Planleaf is a small-and-simple email-based task management solution

I got an email today from Omar Qureshi, the CEO of Planleaf, a Waterloo Ontario-based start-up with a small-and-simple task management solution built entirely on email. There is no sign-up, no download, nothing to install.
Creating an email like the following, sending it to one or more contacts, and cc’ing planleaf ([email protected]). Tasks are indicated by putting a dash at the start of a line, assignment is made by ‘@first name’, and due dates by putting a date in parentheses, like ‘(Jul 3)’.
Screenshot 2014-07-03 16.47.22
Screen Shot 2014-07-03 at 10.52.14 AM
In the example above, one of the tasks has a deadline of ‘Jul 3’ which was created by adding ‘(jul 3)’ to the text of that task.
The following is what you see when you click on the box to complete a task: the result is a reply formatted to indicate the task is completed and which is sent back to Planleaf for processing.
Screen Shot 2014-07-03 at 10.52.30 AM
You can also add or edit the tasks list, which is — again — handled as a reply with a special email account that indicates the identity of the tasklist.
Screen Shot 2014-07-03 at 10.53.16 AM
There is a daily digest sent for all of your active Planleaf tasklists, which you can also request on demand:
Screen Shot 2014-07-03 at 4.32.43 PM
The Bottom Line
I haven’t used Planleaf in a production setting, so I can’t evaluate exactly how it would play out. But from the simple examples I created, and the interaction I had with Omar, suggests that the tool is amazingly small and simple, with functionally zero ramp up effort.
The fact that any participant can edit any task in a shared tasklist, up to and including deleting everything may seem a bit dangerous, but on one hand, it’s quite egalitarian, and on the other, since every edit creates an email, in case of a disaster any of the participants could go back and find the previous version, and repost it.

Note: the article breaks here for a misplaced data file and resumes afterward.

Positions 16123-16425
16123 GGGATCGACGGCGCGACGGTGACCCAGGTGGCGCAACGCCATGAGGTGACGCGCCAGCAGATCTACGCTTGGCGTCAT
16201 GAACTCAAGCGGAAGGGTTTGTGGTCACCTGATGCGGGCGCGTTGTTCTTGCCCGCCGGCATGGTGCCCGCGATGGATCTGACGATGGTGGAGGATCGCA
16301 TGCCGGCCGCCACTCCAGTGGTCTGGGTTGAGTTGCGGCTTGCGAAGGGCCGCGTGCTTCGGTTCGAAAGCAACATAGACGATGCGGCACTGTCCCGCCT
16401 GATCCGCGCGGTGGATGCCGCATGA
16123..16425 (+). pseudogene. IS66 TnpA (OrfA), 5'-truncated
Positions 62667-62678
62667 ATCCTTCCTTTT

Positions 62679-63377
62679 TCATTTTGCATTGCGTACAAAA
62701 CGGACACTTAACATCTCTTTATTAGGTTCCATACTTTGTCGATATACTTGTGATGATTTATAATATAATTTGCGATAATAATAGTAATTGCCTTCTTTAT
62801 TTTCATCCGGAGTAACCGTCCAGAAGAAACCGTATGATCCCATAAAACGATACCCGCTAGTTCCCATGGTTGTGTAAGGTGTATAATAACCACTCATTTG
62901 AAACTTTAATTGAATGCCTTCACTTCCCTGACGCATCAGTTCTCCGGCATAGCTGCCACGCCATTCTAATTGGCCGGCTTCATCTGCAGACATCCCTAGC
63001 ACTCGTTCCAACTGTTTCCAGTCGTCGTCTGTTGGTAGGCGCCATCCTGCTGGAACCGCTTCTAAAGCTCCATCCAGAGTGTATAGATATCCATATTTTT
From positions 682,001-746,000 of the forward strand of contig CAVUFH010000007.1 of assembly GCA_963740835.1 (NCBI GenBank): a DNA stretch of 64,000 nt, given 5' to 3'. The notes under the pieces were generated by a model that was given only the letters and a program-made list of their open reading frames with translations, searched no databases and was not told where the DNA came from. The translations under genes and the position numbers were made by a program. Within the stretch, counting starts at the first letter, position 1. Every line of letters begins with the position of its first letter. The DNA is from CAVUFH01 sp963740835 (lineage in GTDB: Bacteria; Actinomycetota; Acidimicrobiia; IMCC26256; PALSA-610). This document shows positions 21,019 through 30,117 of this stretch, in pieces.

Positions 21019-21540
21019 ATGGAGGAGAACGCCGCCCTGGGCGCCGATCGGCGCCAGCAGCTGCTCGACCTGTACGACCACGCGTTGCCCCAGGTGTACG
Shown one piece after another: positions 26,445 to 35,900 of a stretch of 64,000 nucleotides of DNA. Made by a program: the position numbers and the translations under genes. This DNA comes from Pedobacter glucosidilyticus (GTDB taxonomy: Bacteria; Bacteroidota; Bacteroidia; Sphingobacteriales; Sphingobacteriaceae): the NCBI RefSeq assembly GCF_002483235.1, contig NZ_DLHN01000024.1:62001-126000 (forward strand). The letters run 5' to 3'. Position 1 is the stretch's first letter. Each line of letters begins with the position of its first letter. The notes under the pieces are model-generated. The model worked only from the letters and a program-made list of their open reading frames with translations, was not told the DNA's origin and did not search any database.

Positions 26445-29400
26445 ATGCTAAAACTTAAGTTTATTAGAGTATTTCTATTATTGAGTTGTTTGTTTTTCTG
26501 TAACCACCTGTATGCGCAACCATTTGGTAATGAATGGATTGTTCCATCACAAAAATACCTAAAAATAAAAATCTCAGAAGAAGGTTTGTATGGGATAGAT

I guess I’d like to be able to keep a history of the text versions somewhere more user friendly¬†than Gmail, but that’s a more general complaint.
I asked Omar about his roadmap, and he shared this:

Here are a few of the major items/requests:
– We’ll be adding support for notifications on tasks; you can get email notifications for time sensitive tasks
– We’ll be adding a web view for the product, quick access to your lists on the go (this however doesn’t detract from our insane email focus!)
– Building out the enterprise/business version of Planleaf (unlimited usage, custom branding and potential white label hosting; so like¬†[email protected])
I wondered if that would be enough functionality, and he replied,
– Yes we totally thinkso, especially for the type of tasks and workflows we’re focusing on. This is just what people want/need, a dead simple way to push tasks to absolutely anyone.
– We feel all other tools totally missed this segment of tasks. Short lived and adhoc tasks are just not worth the burden of going into traditional tools . We have people using Planleaf to quickly plan social events as well. Which is awesome.
He added that email has 2.5B users: the most ubiquitous platform on earth.
With a web interface for seeing the status of things — for power users, at least — I think it might be a good solution to the ad hoc task sharing issue that makes other tools seem so heavyweight, and as a result, people work together through unstructured email. This is way better than that, but remaining minimal.